"Note that it doesn't require users to have a smart card, a token, or any other supporting technology," adds Callas. "It can be printed, kept as a picture, embossed on a badge or almost anything else. I have one that's a picture, which I keep on my iPhone, and I use it to authenticate to web mail."
- Phone-based authentication
"Phone-based authentication is swiftly becoming the method of choice," says PhoneFactor's Fender. "These systems leverage the user's telephone as the trusted device for the second factor of authentication. Telephones are extremely difficult to duplicate and phone numbers are extremely difficult to intercept. The combination of the phone and a username with password yields strong, multi-factor authentication with minimal impact on the user experience."
She added: "PhoneFactor users can choose whichever authentication method they prefer such as phone call or text message, and all these solutions provide the same level of out-of-band security and convenience. Additional security features include PIN mode, voiceprint, and transaction verification, which can be mapped to particular users and/or levels of risk.''
- Image-based authentication
One clever, new technology by Confident Technologies uses images on a touch screen phone for authentication. Unlike multi-factor authentication processes that send a one-time, text message, pass code to the user's phone, this technology provides a secure second factor by encrypting a one-time pass code within an image-based authentication challenge.
"When an authentication requirement is triggered, users identify pictures on their phone screen that match their previously selected, secret categories," says Curtis H. Staker, CEO at Confident Technologies. "For example, if a user preselects the categories called cars, food, and dogs, a grid of 12 (or so) images appears that contains various images, three of which fit their categories such as a Corvette, a hamburger, and a beagle. By correctly identifying the pictures that match their secret authentication categories, users are, essentially, re-assembling the one-time pass code that was encrypted within those pictures. Importantly, the process remains completely out-of-band from the web session."
"This concept of image categories is intriguing," says Scott Crawford, managing research director at Enterprise Management Associates, "Particularly for mobile or touch screen form factors (where text input can be a challenge) and for cross-cultural or multi-language use cases, but the technique may beg the question as to whether or not users can consistently remember the categories they have chosen."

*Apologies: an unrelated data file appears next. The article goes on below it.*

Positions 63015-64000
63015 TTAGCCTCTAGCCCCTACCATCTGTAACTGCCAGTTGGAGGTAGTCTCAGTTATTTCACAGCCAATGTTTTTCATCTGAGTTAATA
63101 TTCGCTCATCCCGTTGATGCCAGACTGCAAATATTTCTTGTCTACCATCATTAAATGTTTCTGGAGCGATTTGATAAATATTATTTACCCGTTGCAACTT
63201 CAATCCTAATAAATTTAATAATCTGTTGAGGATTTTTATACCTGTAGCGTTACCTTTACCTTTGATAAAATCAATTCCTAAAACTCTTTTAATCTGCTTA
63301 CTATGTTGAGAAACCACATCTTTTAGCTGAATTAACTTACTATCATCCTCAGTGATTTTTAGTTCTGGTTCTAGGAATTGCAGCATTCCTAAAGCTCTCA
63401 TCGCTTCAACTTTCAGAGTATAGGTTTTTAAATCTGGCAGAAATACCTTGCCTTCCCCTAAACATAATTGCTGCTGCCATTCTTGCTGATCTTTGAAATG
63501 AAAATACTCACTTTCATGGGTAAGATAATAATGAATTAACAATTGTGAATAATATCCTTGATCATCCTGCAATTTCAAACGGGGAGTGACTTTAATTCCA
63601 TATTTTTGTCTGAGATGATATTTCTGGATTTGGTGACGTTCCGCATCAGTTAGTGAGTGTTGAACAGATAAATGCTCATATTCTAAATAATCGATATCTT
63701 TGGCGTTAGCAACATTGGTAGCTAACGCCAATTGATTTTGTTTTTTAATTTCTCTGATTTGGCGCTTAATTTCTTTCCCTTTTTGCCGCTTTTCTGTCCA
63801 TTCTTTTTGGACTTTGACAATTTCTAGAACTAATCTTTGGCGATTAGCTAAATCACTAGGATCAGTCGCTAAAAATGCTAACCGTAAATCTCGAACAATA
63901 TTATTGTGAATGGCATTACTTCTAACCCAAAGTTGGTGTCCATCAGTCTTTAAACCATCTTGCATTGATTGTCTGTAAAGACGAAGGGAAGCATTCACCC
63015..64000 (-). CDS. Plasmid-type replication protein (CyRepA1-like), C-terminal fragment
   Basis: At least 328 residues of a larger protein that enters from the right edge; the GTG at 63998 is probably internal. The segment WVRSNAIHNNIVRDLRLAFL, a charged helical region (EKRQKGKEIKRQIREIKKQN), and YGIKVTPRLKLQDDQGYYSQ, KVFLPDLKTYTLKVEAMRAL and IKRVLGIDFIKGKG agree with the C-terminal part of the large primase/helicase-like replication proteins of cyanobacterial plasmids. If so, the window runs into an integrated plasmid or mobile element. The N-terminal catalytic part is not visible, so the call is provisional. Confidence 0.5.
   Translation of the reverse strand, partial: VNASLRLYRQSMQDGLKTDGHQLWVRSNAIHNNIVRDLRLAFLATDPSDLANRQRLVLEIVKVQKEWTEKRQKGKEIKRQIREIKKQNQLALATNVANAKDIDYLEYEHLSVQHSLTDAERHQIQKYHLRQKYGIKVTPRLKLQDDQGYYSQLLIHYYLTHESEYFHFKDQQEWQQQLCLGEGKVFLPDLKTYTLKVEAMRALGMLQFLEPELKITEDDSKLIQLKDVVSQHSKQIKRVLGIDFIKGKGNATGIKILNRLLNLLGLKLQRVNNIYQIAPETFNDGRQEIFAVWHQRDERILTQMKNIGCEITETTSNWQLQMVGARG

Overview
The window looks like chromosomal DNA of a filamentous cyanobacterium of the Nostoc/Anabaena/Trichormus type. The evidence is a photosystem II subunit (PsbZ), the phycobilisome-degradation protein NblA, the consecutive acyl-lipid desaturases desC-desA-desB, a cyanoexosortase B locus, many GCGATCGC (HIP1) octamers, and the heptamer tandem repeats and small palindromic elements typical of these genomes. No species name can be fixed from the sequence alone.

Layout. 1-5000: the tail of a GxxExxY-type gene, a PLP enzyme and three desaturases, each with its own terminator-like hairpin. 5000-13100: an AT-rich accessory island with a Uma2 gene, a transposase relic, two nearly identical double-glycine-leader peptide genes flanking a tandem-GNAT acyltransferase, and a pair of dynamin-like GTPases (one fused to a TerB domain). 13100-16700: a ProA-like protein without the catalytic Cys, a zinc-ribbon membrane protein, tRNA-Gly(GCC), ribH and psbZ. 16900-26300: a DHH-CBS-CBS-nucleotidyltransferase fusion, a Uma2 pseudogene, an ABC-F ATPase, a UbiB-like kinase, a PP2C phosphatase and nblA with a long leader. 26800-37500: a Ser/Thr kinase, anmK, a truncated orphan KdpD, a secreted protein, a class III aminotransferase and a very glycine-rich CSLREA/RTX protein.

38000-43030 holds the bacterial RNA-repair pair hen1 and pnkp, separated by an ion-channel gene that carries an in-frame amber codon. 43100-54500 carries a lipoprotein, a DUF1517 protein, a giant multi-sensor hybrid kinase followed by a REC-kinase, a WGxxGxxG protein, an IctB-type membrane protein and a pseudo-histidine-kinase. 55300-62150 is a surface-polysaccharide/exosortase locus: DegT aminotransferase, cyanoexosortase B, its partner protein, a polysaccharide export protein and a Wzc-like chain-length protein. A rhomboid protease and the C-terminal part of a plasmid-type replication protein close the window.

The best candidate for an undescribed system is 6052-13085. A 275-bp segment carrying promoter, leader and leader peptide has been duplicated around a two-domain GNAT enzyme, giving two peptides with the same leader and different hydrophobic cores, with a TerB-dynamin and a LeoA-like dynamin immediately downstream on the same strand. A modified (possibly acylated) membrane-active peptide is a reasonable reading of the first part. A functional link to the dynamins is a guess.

Staker adds that the specific images displayed are different every time, but the users' categories always remain the same. "This makes it difficult for anyone else to determine the users' secret categories. Even if someone else gained possession of the mobile phone or intercepted the communication, they would not be able to authenticate because the one-time password is encrypted within the images," adds Staker.
Biometrics include authentication properties such as face recognition, fingerprint identification, hand geometry biometrics, retina scan, iris scan, digital signatures, and voice analysis.
"I'm not sure if biometrics is considered new, but it's definitely improved, and it's an area that ebbs and flows, as far as interest is concerned," says Chris Silva, mobile industry analyst at Altimeter Group. "The newest buzz in biometrics that's garnering attention in the mobile space is facial recognition. It has a lot of promise for the devices that we all carry around with us, which have limited physical keyboards (or none at all) and often need to be accessed while we're multi-tasking,"
"Voice recognition, face topography, and iris structure are emerging technologies that also look attractive when you can leverage a user's mobile phone as a capture device (all have mikes and most have user-facing cameras)," adds Allan. "Most of these technologies are relatively passive and unobtrusive, making for a good user experience."
Many companies are experimenting with biometrics as an additional layer of security; for example, PhoneFactor uses Voiceprint Verification as a third factor of authentication on top of its other offerings.
"Using an existing voice channel, PhoneFactor simultaneously verifies something you have (your telephone) and something you are (your voiceprint) for the second and third factors of authentication," says Fender. "Voice verification provides one of the strongest levels of authentication without the high costs typically associated with biometric authentication."
As everyone in the security business knows, there is no perfect answer. Gartner's Allan points out that "whatever the desirable level of assurance, it has to be balanced against cost (deployments for hundreds of thousands of users are very cost sensitive) and user experience. We know that bank customers may change their banks if new security features such as authentication degrade the user experience: in a survey a couple of years ago, Gartner found that 3% of customers had done so, and a further 12% considered it," adds Allan.